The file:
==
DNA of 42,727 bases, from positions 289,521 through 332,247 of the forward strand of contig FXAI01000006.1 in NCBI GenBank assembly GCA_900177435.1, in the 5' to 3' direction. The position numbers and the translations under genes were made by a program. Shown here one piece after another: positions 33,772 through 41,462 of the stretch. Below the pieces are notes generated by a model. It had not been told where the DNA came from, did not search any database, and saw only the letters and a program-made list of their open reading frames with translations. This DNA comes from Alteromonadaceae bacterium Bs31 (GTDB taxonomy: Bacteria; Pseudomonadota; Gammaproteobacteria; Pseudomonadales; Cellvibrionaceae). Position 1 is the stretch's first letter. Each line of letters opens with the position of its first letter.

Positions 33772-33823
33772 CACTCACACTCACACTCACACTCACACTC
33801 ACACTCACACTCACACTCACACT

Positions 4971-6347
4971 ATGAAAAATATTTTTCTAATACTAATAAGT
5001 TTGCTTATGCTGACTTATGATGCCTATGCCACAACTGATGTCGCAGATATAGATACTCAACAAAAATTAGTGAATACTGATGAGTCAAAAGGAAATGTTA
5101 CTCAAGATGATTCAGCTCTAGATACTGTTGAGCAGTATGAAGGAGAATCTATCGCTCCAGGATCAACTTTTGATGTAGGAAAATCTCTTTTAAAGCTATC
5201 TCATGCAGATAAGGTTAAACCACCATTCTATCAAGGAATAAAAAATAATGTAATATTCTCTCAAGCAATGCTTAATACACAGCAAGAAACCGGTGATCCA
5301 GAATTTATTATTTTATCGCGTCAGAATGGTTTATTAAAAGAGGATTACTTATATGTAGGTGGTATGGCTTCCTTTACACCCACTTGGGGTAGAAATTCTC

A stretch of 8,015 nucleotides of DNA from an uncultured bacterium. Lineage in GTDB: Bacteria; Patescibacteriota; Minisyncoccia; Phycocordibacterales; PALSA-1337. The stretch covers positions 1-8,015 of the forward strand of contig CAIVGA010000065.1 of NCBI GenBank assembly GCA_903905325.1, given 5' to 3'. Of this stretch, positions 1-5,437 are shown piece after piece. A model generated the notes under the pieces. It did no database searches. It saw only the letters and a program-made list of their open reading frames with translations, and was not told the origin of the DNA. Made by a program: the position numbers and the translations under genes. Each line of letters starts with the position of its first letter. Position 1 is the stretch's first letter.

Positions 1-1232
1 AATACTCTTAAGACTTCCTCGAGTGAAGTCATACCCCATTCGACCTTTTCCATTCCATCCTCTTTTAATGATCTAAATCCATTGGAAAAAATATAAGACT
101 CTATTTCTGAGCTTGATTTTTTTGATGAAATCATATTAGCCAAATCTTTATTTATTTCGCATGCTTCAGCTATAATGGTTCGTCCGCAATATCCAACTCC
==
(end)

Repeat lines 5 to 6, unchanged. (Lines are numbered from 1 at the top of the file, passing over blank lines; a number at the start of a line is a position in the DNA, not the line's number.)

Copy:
Positions 4971-6347
4971 ATGAAAAATATTTTTCTAATACTAATAAGT